5. Sale/repurchase agreements i.e. where seller concurrently agrees to repurchase the same goods at a later date
For such transactions that are in substance a financing agreement, the resulting cash inflow is not revenue as defined and should not be recognised as revenue.
6. Sales to intermediate parties i.e. where goods are sold to distributors, dealers or others for resale
Revenue from such sales can generally be recognised if significant risks of ownership have passed; however in some situations the buyer may in substance be an agent and in such cases the sale should be treated as a consignment sale.
7. Subscriptions for publications
Revenue received or billed should be deferred and recognised either on a straight line basis over time or, where the items delivered vary in value from period to period, revenue should be based on the sales value of the item delivered in relation to the total sales value of all items covered by the subscription.
8. Instalment sales
When the consideration is receivable in instalments, revenue attributable to the sales price exclusive of interest should be recognised at the date of sale. The interest element should be recognised as revenue, proportionately to the unpaid balance due to the seller.
9. Trade discounts and volume rebates
Trade discounts and volume rebates received are not encompassed within the definition of revenue, since they represent a reduction of cost. Trade discounts and volume rebates given should be deducted in determining revenue.
B. Rendering of Services
1. Installation Fees
In cases where installation fees are other than incidental to the sale of a product, they should be recognised as revenue only when the equipment is installed and accepted by the customer.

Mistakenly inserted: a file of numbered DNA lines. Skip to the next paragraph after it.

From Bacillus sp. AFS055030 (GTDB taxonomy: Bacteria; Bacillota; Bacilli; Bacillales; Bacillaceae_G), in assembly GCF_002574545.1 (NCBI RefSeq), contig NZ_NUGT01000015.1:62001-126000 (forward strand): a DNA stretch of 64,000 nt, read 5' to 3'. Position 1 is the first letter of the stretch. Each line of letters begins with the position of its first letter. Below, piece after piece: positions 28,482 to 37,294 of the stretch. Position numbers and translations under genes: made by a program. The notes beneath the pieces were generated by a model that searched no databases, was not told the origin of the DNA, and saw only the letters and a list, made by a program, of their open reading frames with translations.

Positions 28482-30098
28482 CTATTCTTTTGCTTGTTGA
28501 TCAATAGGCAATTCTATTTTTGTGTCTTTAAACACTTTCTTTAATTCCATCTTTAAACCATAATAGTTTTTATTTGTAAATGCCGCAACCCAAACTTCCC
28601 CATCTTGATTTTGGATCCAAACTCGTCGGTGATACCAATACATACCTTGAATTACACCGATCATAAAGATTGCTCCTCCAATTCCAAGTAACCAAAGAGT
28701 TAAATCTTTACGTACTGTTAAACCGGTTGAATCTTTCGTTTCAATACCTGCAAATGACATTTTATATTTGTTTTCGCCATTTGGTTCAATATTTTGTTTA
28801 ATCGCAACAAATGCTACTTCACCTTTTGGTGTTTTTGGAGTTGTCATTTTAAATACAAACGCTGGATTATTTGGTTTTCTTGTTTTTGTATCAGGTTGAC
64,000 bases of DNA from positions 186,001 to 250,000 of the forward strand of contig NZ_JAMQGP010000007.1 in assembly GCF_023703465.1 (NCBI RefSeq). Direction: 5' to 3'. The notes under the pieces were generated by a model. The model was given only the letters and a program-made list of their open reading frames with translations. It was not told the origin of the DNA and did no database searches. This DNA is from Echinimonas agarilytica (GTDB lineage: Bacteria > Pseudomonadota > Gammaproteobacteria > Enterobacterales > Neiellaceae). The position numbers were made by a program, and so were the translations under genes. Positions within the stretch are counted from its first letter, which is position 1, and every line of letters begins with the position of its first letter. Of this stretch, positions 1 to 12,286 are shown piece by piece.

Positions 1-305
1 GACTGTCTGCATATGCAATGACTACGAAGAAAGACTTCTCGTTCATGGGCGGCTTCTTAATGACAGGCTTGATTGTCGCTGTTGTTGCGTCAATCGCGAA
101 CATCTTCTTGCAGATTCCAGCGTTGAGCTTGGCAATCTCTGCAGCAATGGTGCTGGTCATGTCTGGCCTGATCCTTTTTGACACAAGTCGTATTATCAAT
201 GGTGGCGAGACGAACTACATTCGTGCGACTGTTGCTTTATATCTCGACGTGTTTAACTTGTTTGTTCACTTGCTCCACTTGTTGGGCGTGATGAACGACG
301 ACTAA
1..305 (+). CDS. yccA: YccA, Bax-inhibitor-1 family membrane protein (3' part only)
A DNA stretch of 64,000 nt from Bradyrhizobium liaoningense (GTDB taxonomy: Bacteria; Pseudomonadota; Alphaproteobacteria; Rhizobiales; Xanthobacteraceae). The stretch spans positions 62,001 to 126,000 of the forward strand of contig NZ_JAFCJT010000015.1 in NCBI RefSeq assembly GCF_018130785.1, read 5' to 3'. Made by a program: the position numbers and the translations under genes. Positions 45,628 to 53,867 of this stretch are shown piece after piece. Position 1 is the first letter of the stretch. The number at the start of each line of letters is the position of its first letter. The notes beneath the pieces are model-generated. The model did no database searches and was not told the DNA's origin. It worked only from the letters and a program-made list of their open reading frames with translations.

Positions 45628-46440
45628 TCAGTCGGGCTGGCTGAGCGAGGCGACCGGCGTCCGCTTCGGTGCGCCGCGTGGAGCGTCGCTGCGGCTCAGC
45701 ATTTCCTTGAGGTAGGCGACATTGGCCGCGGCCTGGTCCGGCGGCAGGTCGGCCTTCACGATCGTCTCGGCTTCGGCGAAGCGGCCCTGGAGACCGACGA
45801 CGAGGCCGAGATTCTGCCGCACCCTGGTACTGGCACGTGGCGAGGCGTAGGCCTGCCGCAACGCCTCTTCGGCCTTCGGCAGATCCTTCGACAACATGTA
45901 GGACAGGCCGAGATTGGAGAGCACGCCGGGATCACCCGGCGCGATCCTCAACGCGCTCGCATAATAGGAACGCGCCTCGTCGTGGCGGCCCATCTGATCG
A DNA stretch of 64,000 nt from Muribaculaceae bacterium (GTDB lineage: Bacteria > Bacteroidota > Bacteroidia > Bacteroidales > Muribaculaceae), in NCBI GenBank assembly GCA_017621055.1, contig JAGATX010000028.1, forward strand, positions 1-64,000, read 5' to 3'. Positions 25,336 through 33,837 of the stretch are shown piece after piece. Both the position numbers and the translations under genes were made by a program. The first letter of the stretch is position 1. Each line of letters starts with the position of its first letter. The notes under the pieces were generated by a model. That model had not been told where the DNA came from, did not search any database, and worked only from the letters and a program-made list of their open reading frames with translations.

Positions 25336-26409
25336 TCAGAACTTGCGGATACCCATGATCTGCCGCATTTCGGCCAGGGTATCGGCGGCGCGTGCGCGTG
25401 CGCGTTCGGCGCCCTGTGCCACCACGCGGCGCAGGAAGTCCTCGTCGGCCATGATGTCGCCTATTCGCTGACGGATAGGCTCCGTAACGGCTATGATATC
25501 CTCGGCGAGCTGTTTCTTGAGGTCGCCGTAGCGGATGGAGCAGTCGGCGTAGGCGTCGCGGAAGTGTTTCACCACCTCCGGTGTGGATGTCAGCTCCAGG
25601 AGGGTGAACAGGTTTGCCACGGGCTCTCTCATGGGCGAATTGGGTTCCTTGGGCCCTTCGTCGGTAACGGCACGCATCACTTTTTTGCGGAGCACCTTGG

2. Advertising and insurance agency commissions
Revenue should be recognised when the service is completed. For advertising agencies, media commissions will normally be recognised when the related advertisement or commercial appears before the public and the necessary intimation is received by the agency, as opposed to production commission, which will be recognised when the project is completed. Insurance agency commissions should be recognised on the effective commencement or renewal dates of the related policies.
3. Financial service commissions
A financial service may be rendered as a single act or may be provided over a period of time. Similarly, charges for such services may be made as a single amount or in stages over the period of the service or the life of the transaction to which it relates. Such charges may be settled in full when made or added to a loan or other account and settled in stages. The recognition of such revenue should therefore have regard to:
(a) whether the service has been provided “once and for all” or is on a “continuing” basis;
(b) the incidence of the costs relating to the service;
(c) when the payment for the service will be received.
In general, commissions charged for arranging or granting loan or other facilities should be recognised when a binding obligation has been entered into. Commitment, facility or loan management fees which relate to continuing obligations or services should normally be recognised over the life of the loan or facility having regard to the amount of the obligation outstanding, the nature of the services provided and the timing of the costs relating thereto.
4. Admission fees
Revenue from artistic performances, banquets and other special events should be recognised when the event takes place. When a subscription to a number of events is sold, the fee should be allocated to each event on a systematic and rational basis.
5. Tuition fees
Revenue should be recognised over the period of instruction.
6. Entrance and membership fees
Revenue recognition from these sources will depend on the nature of the services being provided. Entrance fee received is generally capitalised. If the membership fee permits only membership and all other services or products are paid for separately, or if there is a separate annual subscription, the fee should be recognised when received. If the membership fee entitles the member to services or publications to be provided during the year, it should be recognised on a systematic and rational basis having regard to the timing and nature of all services provided.